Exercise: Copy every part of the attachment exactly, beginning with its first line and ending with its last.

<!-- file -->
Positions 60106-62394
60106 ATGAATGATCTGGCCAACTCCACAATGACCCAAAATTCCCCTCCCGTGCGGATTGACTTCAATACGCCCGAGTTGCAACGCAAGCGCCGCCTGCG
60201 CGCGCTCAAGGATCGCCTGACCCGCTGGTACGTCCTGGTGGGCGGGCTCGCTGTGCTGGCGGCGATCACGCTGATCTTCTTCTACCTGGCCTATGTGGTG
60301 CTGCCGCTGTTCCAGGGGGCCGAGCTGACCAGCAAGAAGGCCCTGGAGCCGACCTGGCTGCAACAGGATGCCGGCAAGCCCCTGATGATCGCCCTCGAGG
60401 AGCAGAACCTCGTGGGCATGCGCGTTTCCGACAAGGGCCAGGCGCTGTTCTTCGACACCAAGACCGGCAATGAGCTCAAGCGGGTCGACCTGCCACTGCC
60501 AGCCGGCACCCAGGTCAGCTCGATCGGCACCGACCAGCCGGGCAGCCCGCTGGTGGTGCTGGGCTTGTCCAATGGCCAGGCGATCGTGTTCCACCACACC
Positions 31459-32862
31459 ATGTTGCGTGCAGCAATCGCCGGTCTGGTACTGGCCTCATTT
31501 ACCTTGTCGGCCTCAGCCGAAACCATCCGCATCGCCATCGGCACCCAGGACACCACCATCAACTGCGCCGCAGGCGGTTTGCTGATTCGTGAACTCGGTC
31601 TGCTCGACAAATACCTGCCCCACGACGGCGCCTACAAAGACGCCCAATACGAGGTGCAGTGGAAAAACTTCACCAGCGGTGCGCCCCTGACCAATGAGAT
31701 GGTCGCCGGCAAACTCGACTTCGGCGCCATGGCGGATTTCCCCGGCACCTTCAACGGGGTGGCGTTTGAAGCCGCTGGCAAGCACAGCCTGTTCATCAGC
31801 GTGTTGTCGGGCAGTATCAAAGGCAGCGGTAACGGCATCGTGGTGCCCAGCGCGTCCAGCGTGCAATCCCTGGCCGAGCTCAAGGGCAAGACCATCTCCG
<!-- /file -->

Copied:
Positions 60106-62394
60106 ATGAATGATCTGGCCAACTCCACAATGACCCAAAATTCCCCTCCCGTGCGGATTGACTTCAATACGCCCGAGTTGCAACGCAAGCGCCGCCTGCG
60201 CGCGCTCAAGGATCGCCTGACCCGCTGGTACGTCCTGGTGGGCGGGCTCGCTGTGCTGGCGGCGATCACGCTGATCTTCTTCTACCTGGCCTATGTGGTG
60301 CTGCCGCTGTTCCAGGGGGCCGAGCTGACCAGCAAGAAGGCCCTGGAGCCGACCTGGCTGCAACAGGATGCCGGCAAGCCCCTGATGATCGCCCTCGAGG
60401 AGCAGAACCTCGTGGGCATGCGCGTTTCCGACAAGGGCCAGGCGCTGTTCTTCGACACCAAGACCGGCAATGAGCTCAAGCGGGTCGACCTGCCACTGCC
60501 AGCCGGCACCCAGGTCAGCTCGATCGGCACCGACCAGCCGGGCAGCCCGCTGGTGGTGCTGGGCTTGTCCAATGGCCAGGCGATCGTGTTCCACCACACC
Positions 31459-32862
31459 ATGTTGCGTGCAGCAATCGCCGGTCTGGTACTGGCCTCATTT
31501 ACCTTGTCGGCCTCAGCCGAAACCATCCGCATCGCCATCGGCACCCAGGACACCACCATCAACTGCGCCGCAGGCGGTTTGCTGATTCGTGAACTCGGTC
31601 TGCTCGACAAATACCTGCCCCACGACGGCGCCTACAAAGACGCCCAATACGAGGTGCAGTGGAAAAACTTCACCAGCGGTGCGCCCCTGACCAATGAGAT
31701 GGTCGCCGGCAAACTCGACTTCGGCGCCATGGCGGATTTCCCCGGCACCTTCAACGGGGTGGCGTTTGAAGCCGCTGGCAAGCACAGCCTGTTCATCAGC
31801 GTGTTGTCGGGCAGTATCAAAGGCAGCGGTAACGGCATCGTGGTGCCCAGCGCGTCCAGCGTGCAATCCCTGGCCGAGCTCAAGGGCAAGACCATCTCCG